The Barbican Centre and surrounds are a cross between some dystopian future and the fun house from the 1980s kids program.
Your first challenge is finding your way in. The place is very 3D, it’s a bit of a labyrinth where the lines are blurred between where the theatre arts centre begins and council estate / blade runner future ends.
And I think that is the point. It was part of some grand experiment in the 1950s, 60, and 70’s to build their version of a Jetson’s Family future.
At the Barbican it feels like they had future flying cars in mind with all the multiple levels.
From the street I followed signs that lead to a mysteriously empty glass shaft labelled exhibition halls.
I’d wandered past gardens and fountains, while looking up at balconies from what can best be described as the hanging gardens of Babylon.
Some luxury penthouses, glass fronted, sit at the top and I imagine this would be a nice place to live (or retire there like a couple of my elderly parents friends did) if you don’t mind looking at granite. Or you’re an aging skateboarder (signs say ‘no skateboarding’ which normally indicates a good spot for a ride. Until they finally invent the hoverboards they promised in Back To The Future II.)
Some workers in overalls having a fag break (cigarette break for British workers) pointed me through the maze to an entrance (the glass room wasn’t it.) Then from street level it was a lift two storeys down to emerge at street level again (I’m not sure how this is possible, it’s like a Escher painting) across a service road, into an empty foyer and up a sweeping staircase. I passed the indoor garden which was hosting a ‘women in tech’ event, up some stairs, ignored a sign that says the restaurants are two storeys up, and peered through the Escher cavernous hallway, spot some chairs, round a pillar, and found the cafe.
It was roughly in that order, but don’t quote me on that, and I doubt I’d find the route straight away next time.
But I suppose that’s the point with this place. A concrete maze where random adventures can be found round any corner.
I quite likely expected to find a talking worm Terry Jones creation, a goblin, or an ogre round any corner. And I do quite expect to find David Bowie relaxing in his throne room at the centre of this Labyrinth. Probably in the restaurant, where-ever the fuck that is.
I think they call this a “people’s palace”. On the way here I stopped in a gleaming shopping centre to use a loo (with a stingy only 2 stalls) the shopping centre had no benches: a pseudo-public-space designed so every moment is spent consuming and spending and having your expectations pushed out of whack by slick billboard marketing of fashion models in the latest activewear not looking sweaty.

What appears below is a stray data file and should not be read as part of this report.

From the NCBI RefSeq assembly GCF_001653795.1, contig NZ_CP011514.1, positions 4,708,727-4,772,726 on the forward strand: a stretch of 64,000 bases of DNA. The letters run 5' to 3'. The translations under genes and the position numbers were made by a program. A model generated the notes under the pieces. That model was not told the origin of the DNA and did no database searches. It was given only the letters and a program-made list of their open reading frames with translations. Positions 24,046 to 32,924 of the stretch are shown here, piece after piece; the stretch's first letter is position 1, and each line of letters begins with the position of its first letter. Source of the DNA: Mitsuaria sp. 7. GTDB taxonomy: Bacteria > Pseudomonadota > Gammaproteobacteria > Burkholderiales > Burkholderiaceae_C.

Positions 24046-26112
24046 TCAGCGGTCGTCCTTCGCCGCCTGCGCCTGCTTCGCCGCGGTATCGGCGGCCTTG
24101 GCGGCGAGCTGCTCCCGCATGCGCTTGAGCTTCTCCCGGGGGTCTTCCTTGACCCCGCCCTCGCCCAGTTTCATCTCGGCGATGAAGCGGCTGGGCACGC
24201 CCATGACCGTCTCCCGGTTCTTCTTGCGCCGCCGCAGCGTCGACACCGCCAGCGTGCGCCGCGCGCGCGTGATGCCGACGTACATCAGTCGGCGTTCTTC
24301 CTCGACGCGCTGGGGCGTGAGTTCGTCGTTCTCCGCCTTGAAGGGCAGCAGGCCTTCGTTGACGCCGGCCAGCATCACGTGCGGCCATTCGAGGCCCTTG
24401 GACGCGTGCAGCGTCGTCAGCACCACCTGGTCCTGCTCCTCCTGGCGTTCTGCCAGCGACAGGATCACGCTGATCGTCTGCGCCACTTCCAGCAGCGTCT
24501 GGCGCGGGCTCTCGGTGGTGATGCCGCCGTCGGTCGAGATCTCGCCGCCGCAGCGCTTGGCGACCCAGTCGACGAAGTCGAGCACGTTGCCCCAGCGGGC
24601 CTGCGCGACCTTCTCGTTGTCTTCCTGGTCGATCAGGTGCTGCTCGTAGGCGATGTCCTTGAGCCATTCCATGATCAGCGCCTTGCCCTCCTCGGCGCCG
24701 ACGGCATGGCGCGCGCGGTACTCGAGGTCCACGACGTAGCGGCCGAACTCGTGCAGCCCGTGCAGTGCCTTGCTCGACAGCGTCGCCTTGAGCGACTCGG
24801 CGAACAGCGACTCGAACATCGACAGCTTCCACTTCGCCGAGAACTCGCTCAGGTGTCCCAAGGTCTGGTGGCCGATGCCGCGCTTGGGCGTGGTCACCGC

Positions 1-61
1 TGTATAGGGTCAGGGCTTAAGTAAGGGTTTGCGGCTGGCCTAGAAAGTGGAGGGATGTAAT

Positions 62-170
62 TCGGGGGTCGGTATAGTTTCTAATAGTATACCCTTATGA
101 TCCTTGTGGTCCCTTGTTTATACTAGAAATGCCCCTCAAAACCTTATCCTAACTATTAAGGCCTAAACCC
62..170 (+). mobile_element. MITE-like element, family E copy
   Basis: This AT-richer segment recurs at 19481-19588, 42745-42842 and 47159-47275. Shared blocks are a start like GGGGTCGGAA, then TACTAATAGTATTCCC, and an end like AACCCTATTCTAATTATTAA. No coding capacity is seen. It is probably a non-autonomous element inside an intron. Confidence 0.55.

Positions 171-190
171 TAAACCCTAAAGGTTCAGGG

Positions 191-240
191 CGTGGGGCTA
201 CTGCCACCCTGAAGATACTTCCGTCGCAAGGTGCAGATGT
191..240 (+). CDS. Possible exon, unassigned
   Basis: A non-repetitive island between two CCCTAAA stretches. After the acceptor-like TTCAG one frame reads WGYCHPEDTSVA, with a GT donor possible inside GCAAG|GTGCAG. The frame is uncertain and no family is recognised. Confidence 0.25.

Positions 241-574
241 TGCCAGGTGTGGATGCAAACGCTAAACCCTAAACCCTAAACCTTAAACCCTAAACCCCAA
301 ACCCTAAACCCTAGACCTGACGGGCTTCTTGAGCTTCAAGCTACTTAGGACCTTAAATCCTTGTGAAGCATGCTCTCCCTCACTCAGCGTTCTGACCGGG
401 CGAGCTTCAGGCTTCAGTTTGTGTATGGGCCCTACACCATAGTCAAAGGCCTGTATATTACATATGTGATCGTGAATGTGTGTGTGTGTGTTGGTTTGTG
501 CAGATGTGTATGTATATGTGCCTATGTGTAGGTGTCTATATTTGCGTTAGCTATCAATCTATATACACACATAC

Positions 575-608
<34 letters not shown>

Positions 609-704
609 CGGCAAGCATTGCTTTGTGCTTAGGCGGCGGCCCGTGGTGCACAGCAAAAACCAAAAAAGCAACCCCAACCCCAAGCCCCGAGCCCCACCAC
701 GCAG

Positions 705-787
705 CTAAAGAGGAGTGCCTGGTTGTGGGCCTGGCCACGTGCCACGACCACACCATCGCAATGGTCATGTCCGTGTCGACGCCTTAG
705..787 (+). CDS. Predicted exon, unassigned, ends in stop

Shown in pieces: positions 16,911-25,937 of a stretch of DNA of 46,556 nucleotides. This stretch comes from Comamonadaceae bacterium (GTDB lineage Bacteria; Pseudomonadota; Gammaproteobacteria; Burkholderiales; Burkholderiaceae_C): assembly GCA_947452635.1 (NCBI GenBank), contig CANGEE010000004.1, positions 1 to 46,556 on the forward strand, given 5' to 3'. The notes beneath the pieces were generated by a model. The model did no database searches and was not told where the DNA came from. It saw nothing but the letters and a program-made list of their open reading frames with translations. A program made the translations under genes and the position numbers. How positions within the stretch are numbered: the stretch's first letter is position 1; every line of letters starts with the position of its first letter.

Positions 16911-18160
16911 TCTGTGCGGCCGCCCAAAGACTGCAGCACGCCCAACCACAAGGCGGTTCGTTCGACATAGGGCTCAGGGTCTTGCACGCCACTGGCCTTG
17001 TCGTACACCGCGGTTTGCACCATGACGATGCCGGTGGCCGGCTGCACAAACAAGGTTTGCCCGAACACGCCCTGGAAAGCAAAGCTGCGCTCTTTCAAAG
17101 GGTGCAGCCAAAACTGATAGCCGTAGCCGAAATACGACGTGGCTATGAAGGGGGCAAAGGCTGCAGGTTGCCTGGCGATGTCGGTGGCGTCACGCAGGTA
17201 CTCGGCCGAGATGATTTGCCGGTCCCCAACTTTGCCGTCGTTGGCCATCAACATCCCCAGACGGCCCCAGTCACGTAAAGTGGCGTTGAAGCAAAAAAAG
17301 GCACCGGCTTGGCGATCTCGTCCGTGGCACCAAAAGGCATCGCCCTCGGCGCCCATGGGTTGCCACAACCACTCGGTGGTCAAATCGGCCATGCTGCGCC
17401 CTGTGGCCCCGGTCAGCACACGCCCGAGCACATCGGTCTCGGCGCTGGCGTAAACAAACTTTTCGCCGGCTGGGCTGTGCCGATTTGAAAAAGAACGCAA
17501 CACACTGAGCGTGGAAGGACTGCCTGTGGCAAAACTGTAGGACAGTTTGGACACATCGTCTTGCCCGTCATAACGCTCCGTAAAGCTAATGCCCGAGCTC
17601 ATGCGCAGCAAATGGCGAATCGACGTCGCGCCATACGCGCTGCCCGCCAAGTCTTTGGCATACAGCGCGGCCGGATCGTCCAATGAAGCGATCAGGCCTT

But here at the Barbican people loiter, wander, drink coffee. Work on laptops while listening to a mother and baby group do the hokey cokey song on space hoppers, through an open door to a glass room.
London needs spaces like these. Where people can be without getting moved on. And discover, be inspired, and actually do work – without the obstacles of office politics, meetings, conference calls, and extroverts.
I’ve always liked this sort of brutalist architecture, it reminds me of sci-fi movies like the Terminator.
At its worst it’s crumbling, cheaply built council tower-blocks, towering infernos, with disused ghost-town playgrounds below.
At it’s best, its places like this, The Barbican Centre, Southbank, or the Portsmouth Tricorn centre (RIP), where an underused, dystopian concrete shopping centre was turned into a Laser Quest game arena straight out of The Terminator.
That day I’d come from a government run ‘Innovation Hub Accelerator’ bullshit corporate speak building that was every bit as officious and unwelcoming as any other government office, all be it with better decor and coffee.
I couldn’t help thinking the government needs entrepreneurs, more than entrepreneurs needs the government’s office space, when open spaces like the Barbican exist.
Free WiFi, art, and inspiration, are provided.
[advert Labyrinth 2 at Deptford Cinema]
[end of advert]
Leave yourself extra time to find the toilets in this maze. The clue is the toilet signs are bright yellow cubes. I once, after a dodgy latte-in-a-can, shat myself trying to find the loos. Which was awkward because I was on a corporate team build at the time, and I had to chat to my new boss afterwards, in an exhibition, while sat next to her playing retro video games.
By the smell of the toilet cubicle I’m sat in now while writing this paragraph, and the wheezing of the guy at the urinal outside, I don’t think I’m the only one who’s had to run to find this loo in a toilet emergency.
But the toilets are palatial, the granite wipe clean, and a bonus is the sinks have futuristic foot button pumps to switch on. You can have a lot of fun guessing which one operates which sink.
On eventually finding the exit, (it’s almost like a Las Vegas casino where they trick you into staying by hiding the exit on some nondescript side door of a stairwell) I was greeted with a beautiful terrace, fountains and lake.
Sadly WiFi connection is flakey outside, otherwise I’d work here on sunny days in this Ancient Greek style paradise.
I guess this is the entrance, from the huge sign saying ‘Barbican’ but god knows how all these people picnicking outside found it. There’s no road is sight, just more stairways to nowhere, and lakes. Perhaps they came by gondola?
I suppose the future we’re headed for here “Roads? Where we’re going we don’t need roads.” And the planet will be much the better for it. 😬
The Barbican do architecture tours most days for about £15. (If this page isn’t comprehensive enough.) Meet at the information desk if you can find it.